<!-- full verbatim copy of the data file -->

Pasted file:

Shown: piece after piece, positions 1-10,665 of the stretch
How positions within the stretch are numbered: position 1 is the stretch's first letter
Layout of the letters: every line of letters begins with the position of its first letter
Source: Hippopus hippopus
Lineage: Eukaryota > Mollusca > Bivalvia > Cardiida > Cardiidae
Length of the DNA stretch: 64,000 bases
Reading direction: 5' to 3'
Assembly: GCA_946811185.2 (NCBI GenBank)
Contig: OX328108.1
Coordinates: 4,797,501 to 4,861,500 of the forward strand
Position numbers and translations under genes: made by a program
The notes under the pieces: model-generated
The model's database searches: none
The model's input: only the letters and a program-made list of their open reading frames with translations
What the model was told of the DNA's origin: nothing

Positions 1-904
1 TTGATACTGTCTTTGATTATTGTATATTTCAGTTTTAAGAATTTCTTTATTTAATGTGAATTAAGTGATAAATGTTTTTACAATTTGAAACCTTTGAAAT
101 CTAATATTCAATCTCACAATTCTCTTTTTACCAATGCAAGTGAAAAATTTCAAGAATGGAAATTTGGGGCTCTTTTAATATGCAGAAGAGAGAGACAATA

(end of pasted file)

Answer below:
Shown: piece after piece, positions 1-10,665 of the stretch
How positions within the stretch are numbered: position 1 is the stretch's first letter
Layout of the letters: every line of letters begins with the position of its first letter
Source: Hippopus hippopus
Lineage: Eukaryota > Mollusca > Bivalvia > Cardiida > Cardiidae
Length of the DNA stretch: 64,000 bases
Reading direction: 5' to 3'
Assembly: GCA_946811185.2 (NCBI GenBank)
Contig: OX328108.1
Coordinates: 4,797,501 to 4,861,500 of the forward strand
Position numbers and translations under genes: made by a program
The notes under the pieces: model-generated
The model's database searches: none
The model's input: only the letters and a program-made list of their open reading frames with translations
What the model was told of the DNA's origin: nothing

Positions 1-904
1 TTGATACTGTCTTTGATTATTGTATATTTCAGTTTTAAGAATTTCTTTATTTAATGTGAATTAAGTGATAAATGTTTTTACAATTTGAAACCTTTGAAAT
101 CTAATATTCAATCTCACAATTCTCTTTTTACCAATGCAAGTGAAAAATTTCAAGAATGGAAATTTGGGGCTCTTTTAATATGCAGAAGAGAGAGACAATA